Special Agent Mike Martinez declined to identify the doctor or the suspected gunman, who was also shot dead in the incident Tuesday afternoon at the El Paso Veterans Affairs Health Care System clinic on Fort Bliss.
Agents on Wednesday began the mammoth task of questioning the hundreds of patients, staff and others who were present at the clinic when the shooting took place. Investigators have revealed few details of the attack, including a possible motive or whether the gunman killed himself or was killed by someone else.
The FBI, which is leading the investigation because the shooting occurred on federal property, will release more information at a news conference Wednesday afternoon at the agency's El Paso office, Martinez said.
"We're trying to expeditiously get through those hundreds of witnesses to find out details about this incident," said Douglas Lindquist, FBI special agent in charge of the El Paso office.
The shooting comes just four months after the Fort Bliss Commanding Officer Maj. Gen. Stephen Twitty announced new security measures after a military assessment found the base was not fully in compliance with Department of Defense directives. The measures included random vehicle checks and limiting access to Defense Department personnel at some gates. However, four gates still remained open to the public, according to a press release.
On Wednesday, civilians were still able to access the post with only a driver's license, passing through just a single checkpoint manned by several soldiers. Investigators talked outside the closed VA clinic, warning of broken glass, while soldiers entered the adjacent William Beaumont Army Medical Center.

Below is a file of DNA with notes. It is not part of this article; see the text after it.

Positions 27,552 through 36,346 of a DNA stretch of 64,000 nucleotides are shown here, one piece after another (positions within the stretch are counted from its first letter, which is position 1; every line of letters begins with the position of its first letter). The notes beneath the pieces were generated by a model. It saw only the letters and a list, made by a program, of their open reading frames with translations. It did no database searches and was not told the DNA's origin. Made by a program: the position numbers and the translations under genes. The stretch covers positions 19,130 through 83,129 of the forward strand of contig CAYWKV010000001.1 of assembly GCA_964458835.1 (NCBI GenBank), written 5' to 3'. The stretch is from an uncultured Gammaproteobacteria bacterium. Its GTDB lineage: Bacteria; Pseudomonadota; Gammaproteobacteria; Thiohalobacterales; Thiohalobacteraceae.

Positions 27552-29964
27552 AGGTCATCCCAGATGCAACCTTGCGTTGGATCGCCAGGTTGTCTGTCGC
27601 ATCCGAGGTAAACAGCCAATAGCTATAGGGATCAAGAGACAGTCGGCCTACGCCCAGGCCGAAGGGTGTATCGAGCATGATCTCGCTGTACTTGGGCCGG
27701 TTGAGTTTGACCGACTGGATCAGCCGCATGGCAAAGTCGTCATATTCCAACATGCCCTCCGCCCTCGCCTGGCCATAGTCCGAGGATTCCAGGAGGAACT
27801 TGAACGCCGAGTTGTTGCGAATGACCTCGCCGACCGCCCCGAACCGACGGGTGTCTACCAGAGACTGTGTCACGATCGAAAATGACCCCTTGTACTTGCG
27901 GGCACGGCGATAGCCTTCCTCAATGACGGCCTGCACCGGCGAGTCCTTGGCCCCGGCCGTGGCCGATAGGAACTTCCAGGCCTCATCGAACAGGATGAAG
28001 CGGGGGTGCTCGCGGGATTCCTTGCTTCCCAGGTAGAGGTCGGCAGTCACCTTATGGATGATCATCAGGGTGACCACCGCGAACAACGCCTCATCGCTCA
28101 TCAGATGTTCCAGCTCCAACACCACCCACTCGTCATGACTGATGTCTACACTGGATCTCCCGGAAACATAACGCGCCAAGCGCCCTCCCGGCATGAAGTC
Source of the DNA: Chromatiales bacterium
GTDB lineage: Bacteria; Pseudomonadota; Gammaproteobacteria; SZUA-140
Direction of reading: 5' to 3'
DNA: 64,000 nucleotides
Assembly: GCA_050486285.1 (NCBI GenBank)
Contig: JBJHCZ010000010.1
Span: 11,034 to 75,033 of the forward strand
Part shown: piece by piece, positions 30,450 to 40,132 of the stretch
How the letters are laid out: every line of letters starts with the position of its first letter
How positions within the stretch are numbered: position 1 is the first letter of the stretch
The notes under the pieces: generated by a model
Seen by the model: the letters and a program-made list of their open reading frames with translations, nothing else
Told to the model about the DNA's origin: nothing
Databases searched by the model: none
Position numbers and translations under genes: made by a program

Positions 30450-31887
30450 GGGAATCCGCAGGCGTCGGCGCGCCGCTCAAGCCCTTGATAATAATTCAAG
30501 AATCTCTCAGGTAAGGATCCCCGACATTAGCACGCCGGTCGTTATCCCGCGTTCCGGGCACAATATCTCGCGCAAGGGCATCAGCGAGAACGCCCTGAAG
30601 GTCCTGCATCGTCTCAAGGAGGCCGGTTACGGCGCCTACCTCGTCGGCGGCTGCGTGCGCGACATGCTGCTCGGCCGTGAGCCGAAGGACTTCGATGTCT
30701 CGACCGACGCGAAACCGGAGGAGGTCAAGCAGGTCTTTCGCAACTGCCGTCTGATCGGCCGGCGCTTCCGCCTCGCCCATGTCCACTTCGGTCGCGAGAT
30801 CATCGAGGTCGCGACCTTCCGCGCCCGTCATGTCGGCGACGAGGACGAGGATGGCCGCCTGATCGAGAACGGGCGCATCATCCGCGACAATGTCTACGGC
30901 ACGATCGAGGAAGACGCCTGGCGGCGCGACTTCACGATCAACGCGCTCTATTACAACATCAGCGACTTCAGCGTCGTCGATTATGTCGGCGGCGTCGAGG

Sutton Smith, a worker at the VA clinic, said that a "code white" was issued over the intercom system indicating an active shooter and ordering people to seek shelter.
Smith said he hid with about a dozen people in a locked room with the lights off for some two hours. Apart from the initial alert and some communication among managers via cellphone, no official updates were provided during the lockdown, he said.
The El Paso clinic came under scrutiny last year after a federal audit showed it had among the longest wait times for veterans trying to see a doctor for the first time. A survey last year of more than 690 veterans living in El Paso County found that they waited an average of more than two months to see a Veterans Affairs mental health professional and even longer to see a physician.
It was not clear if that scandal was linked to the shootings.
The VA said in a statement that it was "deeply saddened" by the attack and was assisting in investigations.
"The safety and continued care of our veterans and the staff will be our focus throughout," the agency said.
Robbins reported from Dallas.